Disenchantment: How Matt Groening’s Fantasy Cartoon Came To Life
We go inside the sketch book of Matt Groening to map out the world of his new Netflix series Disenchantment.
Matt Groening has been in the animation business for three decades and he still draws every day. In the middle of a roundtable interview with journalists at San Diego Comic-Con, The Simpsons and Futurama creator took out his personal notebook as a visual aid to help describe the characters in his new fantasy animated series Disenchantment.
“Here are our characters. I drew this at breakfast. This is Princess Bean. Now you would say, is she a princess? Yes, you can tell by the crown, right?” Groening said, making sure everyone at the table was in view of his signature illustration style.
Bean, voiced by Broad City’s Abbi Jacobson, is far from a Cinderella. The daughter of a grumpy, controlling King, Bean refuses to revert to the traditional type. She’s a drinker with a mischievous streak. She’s the kind of princess who is left home alone with the kingdom for a day and gets it taken over by partying vikings. “This is not Sleeping Beauty,” Groening added. “This is not even Waking Beauty. She’s an unusual type, and we did that on purpose. We’re just like, we’re going to do the opposite of what you expect.”
The princess has some unusual partners in crime. Groening’s whole concept for Disenchantment came from him sketching mythical creatures. Elfo, voiced by Nat Faxon, is Bean’s gullible, innocuous elf buddy.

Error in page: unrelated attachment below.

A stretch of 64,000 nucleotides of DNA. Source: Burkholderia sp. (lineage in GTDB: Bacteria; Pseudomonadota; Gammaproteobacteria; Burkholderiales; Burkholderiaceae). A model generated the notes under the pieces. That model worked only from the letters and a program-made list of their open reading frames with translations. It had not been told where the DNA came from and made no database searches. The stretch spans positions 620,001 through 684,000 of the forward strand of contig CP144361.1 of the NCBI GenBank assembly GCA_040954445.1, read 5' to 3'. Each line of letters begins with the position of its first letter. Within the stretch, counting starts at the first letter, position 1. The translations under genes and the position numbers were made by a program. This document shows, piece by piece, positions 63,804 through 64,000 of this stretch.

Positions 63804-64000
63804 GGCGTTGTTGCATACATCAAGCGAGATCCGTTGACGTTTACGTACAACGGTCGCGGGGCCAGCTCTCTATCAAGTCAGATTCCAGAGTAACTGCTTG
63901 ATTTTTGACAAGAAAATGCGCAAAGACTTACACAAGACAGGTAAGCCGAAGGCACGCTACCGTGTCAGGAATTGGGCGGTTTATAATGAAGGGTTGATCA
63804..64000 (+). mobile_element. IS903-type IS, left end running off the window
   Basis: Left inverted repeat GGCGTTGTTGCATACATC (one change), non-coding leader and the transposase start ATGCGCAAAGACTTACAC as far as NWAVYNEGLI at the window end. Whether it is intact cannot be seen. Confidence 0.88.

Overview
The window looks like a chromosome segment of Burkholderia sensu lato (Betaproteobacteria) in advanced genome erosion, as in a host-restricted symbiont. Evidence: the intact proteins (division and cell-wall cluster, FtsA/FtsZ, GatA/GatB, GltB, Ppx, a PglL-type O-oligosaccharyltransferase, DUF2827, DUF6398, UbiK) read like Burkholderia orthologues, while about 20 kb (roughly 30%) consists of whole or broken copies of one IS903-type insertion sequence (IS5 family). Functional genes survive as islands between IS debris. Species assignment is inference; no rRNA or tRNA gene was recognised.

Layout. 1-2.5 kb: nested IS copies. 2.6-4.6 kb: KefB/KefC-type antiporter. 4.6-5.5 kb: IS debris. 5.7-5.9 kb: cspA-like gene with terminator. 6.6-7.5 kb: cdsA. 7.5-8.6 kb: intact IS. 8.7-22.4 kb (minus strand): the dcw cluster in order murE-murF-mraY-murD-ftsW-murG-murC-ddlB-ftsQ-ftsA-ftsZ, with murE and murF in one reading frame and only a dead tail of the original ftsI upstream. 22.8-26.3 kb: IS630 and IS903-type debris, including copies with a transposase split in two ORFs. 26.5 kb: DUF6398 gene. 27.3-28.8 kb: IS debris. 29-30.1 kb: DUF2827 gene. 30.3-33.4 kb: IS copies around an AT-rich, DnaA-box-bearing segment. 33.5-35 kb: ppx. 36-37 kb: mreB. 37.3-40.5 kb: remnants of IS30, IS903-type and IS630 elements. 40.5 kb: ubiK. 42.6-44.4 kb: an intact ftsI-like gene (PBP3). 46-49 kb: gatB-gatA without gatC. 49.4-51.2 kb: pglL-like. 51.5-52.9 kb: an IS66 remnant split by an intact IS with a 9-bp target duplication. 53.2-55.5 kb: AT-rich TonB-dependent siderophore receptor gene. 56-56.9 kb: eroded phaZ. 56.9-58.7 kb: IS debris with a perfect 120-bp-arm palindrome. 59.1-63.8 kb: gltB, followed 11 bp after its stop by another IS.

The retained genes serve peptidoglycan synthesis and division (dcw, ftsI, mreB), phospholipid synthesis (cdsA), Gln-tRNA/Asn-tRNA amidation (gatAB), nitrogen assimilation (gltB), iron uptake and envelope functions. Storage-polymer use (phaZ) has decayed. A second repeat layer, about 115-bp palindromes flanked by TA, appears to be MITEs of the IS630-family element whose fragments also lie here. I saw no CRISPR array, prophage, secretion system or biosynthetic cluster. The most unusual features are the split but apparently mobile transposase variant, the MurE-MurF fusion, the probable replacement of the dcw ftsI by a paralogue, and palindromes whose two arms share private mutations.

“Elfo is based on the very first character I ever drew in this style in the fifth grade, and he looked almost exactly like that without the elf hat,” Groening said. “When we drew him first, and we wanted him to have romantic feelings towards Bean and towards other characters in the show, but he looked like a little kid. And so that’s why we gave him sideburns so you could tell that.”
And then there’s Luci, an easy lock to be a fan favorite character. Voiced to sinfully good perfection by Eric Andre, Luci is a demon sidekick to Bean. “This is a character that I designed independently of the show. Obviously it’s in a completely different style,” Groening said of Luci, who is a flat, cat-looking creature. “I think this is going to be a breakout tattoo.”
After meeting the characters on paper, Groening and executive producer Josh Weinstein (The Simpsons) went into detail about working with Netflix, maintaining their audience, and forming this fantasy world.
How has it been working with Netflix and how did you approach the show for a streaming audience?